FEATURES
Tim Wheeler | October 18, 2013
A new government report raises questions about the consistency of federal nuclear power plant oversight, noting regional disparities in the frequency with which plants - including Maryland's Calvert Cliffs - have been cited for safety problems or violations. The review released this week by the Government Accountability Office , an investigative arm of Congress, found significant differences across the country in how often the Nuclear Regulatory Commission reported finding low-risk safety problems and low-level violations at the nation's 62 operating nuclear plants.  While there were not similar regional disparities in the number of serious violations reported, the differences in identifying minor problems could affect the NRC's ability to head off safety lapses before they get worse.
FEATURES
Tim Wheeler | September 6, 2013
The operators of Calvert Cliffs nuclear power plant in southern Maryland shut down one of its two reactors Thursday after a control rod assembly malfunctioned during testing, federal safety regulators announced. The shutdown occurred without complications and did not pose any risks for the public or plant staff, Nuclear Regulatory Commission spokesman Neil Sheehan said. Unit 2 was powered down around 5 p.m. Thursday after operators checking a control rod "received some indication that electrical maintenance was needed on one of the assemblies," said Kory Raftery, plant spokesman.
BUSINESS
By Jamie Smith Hopkins, The Baltimore Sun | July 30, 2013
French energy firm Electricite de France outlined an exit strategy Tuesday from its stake in three of Exelon's nuclear power plants, including Calvert Cliffs in Southern Maryland. Both companies disclosed that EDF has an option to sell its 49.99 percent stake in Constellation Energy Nuclear Group to Exelon - which owns the rest - for fair market value between 2016 and 2022. Constellation, bought by Exelon last year, also worked out a deal with EDF to transfer the power plants' licenses to its parent.
BUSINESS
By Jamie Smith Hopkins, The Baltimore Sun | July 29, 2013
Regulators said Monday that they will hear about the performance of Constellation Energy Nuclear Group power plants next week - including Calvert Cliffs in Southern Maryland - in a public meeting in Baltimore. Officials from Exelon-owned Constellation are scheduled to talk to Nuclear Regulatory Commission staffers about activities and licensing actions regarding its nuclear plants. The meeting is to begin 8 a.m. Monday at the Royal Sonesta Harbor Court Baltimore hotel, 550 Light St. A part of the meeting will be behind closed doors, as officials discuss security issues, but the rest will be open to the public, the regulators said.
BUSINESS
By Jamie Smith Hopkins, The Baltimore Sun | July 17, 2013
A new report suggests that a substantial number of U.S. nuclear reactors — including one or both at Calvert Cliffs in Southern Maryland — are at risk of early retirement. Mark Cooper with the Vermont Law School's Institute for Energy and the Environment said a third of the country's nuclear fleet have a number of risk factors, largely economic, that could lead to their owners' deciding to shut them down before their licenses expire. A single problem, such as a costly repair, could be enough to push any of the reactors over the brink, he said.
BUSINESS
By Timothy B. Wheeler, The Baltimore Sun | May 23, 2013
Calvert Cliffs nuclear power plant in southern Maryland restarted one of its two reactors Thursday after fixing the mechanical problem that caused its shutdown two days earlier, a Constellation spokesman said. Unit 2 reconnected to the regional electric grid at 8:50 a.m. after workers fixed a faulty coupling on a pump feeding water into one of two steam generators at the plant, said Kory Raftery, spokesman for Constellation Energy Nuclear Group. Operators shut the reactor down Tuesday morning after vibrations caused the pump to stop operating, Raftery said.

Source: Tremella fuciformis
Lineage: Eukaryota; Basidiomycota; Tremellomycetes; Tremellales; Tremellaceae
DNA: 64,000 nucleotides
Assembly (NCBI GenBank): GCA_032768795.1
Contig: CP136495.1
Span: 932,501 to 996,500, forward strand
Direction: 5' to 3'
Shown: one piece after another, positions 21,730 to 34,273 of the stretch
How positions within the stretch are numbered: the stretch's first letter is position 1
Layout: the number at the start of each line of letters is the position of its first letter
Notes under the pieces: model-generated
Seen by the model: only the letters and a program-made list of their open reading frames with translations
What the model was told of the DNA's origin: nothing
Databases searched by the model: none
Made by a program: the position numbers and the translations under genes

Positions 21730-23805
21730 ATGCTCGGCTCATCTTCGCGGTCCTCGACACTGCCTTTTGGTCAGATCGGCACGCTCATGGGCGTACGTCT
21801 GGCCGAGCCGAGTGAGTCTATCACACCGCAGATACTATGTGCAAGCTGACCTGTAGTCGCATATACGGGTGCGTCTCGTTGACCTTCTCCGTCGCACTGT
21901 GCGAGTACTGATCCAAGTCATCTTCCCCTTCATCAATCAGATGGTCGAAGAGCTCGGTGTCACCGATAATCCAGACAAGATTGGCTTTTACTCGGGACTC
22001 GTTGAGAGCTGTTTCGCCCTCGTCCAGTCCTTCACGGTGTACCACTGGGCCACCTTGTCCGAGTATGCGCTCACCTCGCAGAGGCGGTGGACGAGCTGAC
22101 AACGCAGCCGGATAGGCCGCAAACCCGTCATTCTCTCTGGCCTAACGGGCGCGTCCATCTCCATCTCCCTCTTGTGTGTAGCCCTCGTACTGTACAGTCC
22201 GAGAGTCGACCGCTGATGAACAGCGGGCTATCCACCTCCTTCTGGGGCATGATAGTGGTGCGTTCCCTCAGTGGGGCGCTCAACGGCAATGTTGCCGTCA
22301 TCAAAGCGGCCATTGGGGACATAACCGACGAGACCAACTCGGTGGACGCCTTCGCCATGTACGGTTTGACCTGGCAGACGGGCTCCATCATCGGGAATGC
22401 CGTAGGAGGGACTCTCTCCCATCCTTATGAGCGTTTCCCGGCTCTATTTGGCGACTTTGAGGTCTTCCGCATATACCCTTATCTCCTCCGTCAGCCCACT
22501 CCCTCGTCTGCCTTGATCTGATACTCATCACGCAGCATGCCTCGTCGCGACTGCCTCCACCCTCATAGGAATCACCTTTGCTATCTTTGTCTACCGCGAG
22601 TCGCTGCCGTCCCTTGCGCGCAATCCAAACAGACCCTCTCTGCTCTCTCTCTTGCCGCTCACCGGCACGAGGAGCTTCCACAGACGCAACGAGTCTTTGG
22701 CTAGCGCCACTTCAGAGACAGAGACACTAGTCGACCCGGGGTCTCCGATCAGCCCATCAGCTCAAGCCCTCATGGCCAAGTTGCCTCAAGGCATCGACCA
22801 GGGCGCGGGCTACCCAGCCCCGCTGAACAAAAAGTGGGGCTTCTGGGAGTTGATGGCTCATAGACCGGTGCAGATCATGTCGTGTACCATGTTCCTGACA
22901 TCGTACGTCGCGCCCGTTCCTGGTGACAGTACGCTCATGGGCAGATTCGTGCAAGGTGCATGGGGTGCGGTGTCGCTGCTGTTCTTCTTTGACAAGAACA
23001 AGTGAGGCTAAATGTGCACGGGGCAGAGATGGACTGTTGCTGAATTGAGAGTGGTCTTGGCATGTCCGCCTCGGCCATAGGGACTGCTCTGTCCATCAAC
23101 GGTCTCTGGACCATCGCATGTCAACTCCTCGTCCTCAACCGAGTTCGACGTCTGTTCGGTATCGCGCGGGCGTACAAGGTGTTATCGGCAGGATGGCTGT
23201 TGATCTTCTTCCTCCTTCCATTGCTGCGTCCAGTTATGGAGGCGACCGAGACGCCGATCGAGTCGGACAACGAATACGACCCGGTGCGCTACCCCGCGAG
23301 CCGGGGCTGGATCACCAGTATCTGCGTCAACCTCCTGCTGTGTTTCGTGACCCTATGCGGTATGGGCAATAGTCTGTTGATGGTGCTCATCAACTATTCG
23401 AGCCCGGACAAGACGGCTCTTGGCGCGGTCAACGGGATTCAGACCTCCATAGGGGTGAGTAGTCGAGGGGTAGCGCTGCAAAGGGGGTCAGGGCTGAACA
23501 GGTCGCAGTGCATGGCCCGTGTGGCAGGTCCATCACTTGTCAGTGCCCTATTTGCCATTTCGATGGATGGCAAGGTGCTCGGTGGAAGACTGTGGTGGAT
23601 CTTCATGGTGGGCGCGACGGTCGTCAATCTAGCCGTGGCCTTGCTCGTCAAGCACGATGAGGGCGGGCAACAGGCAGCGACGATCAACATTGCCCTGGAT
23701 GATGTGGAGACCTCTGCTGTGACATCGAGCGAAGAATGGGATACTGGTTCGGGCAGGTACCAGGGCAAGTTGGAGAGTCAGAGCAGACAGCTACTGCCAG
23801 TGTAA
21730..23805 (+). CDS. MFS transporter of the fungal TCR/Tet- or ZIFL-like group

BUSINESS
By Lorraine Mirabella and Lorraine Mirabella,SUN STAFF | November 26, 2003
In a move to expand its power-generating business, Constellation Energy Group said yesterday that it has agreed to acquire a nuclear power plant from Rochester Gas & Electric Corp. for $401 million. The R.E. Ginna Nuclear Power Plant northeast of Rochester, N.Y., would be Constellation's third nuclear plant and fit its strategy of generating and selling power nationwide, company officials said yesterday. Mayo A. Shattuck III, Constellation's chairman, president and chief executive officer, called the Ginna plant "one of the jewels of the U.S. nuclear industry.
BUSINESS
By Bloomberg News | September 29, 2007
On tree-lined bluffs overlooking the Chesapeake Bay, where anti-nuclear activists won a landmark environmental victory 36 years ago, Constellation Energy Group Inc. is engineering atomic power's comeback. This time, even if there are protests, bulldozers will roll. That's because the Baltimore company and its allies have found a way around a long-standing regulatory policy they say added a year or more to construction times for nuclear plants. In April, the federal Nuclear Regulatory Commission agreed to industry demands that it reduce its oversight of initial work at reactor sites.
NEWS
February 6, 2013
Norman Meadow's commentary promoting nuclear power over wind energy as a solution to climate change leaves out serious unsolved problems that wind does not present ("Nuclear blows away wind," Feb. 1). Huge piles of highly radioactive waste are sitting all over the world in vulnerable spent fuel pools lacking containment structures or backup generators. The Japanese government was considering an evacuation of Tokyo in the event of an explosion at one. As we expand our reliance on nuclear power, we also expand this Achilles heel of the nuclear industry.
BUSINESS
Jay Hancock | September 6, 2011
Don't worry, the folks who operate nuclear power plants near Baltimore told us after a Japanese earthquake caused meltdowns and large radioactivity releases there. We don't have severe earthquakes on the East Coast. That proposition got tested Aug. 23, when the 5.8-magnitude quake centered in Virginia rattled buildings as far north as Toronto. The closest nuclear plant to Baltimore is Exelon Corp.'s Peach Bottom facility on the Susquehanna River, 45 miles away. Peach Bottom is built to withstand ground movement equal to an earthquake registering 6.1 on the Richter scale, Exelon said in April, after the Japan catastrophe.
Baltimore Sun Articles
|
|
|
Please note the green-lined linked article text has been applied commercially without any involvement from our newsroom editors, reporters or any other editorial staff.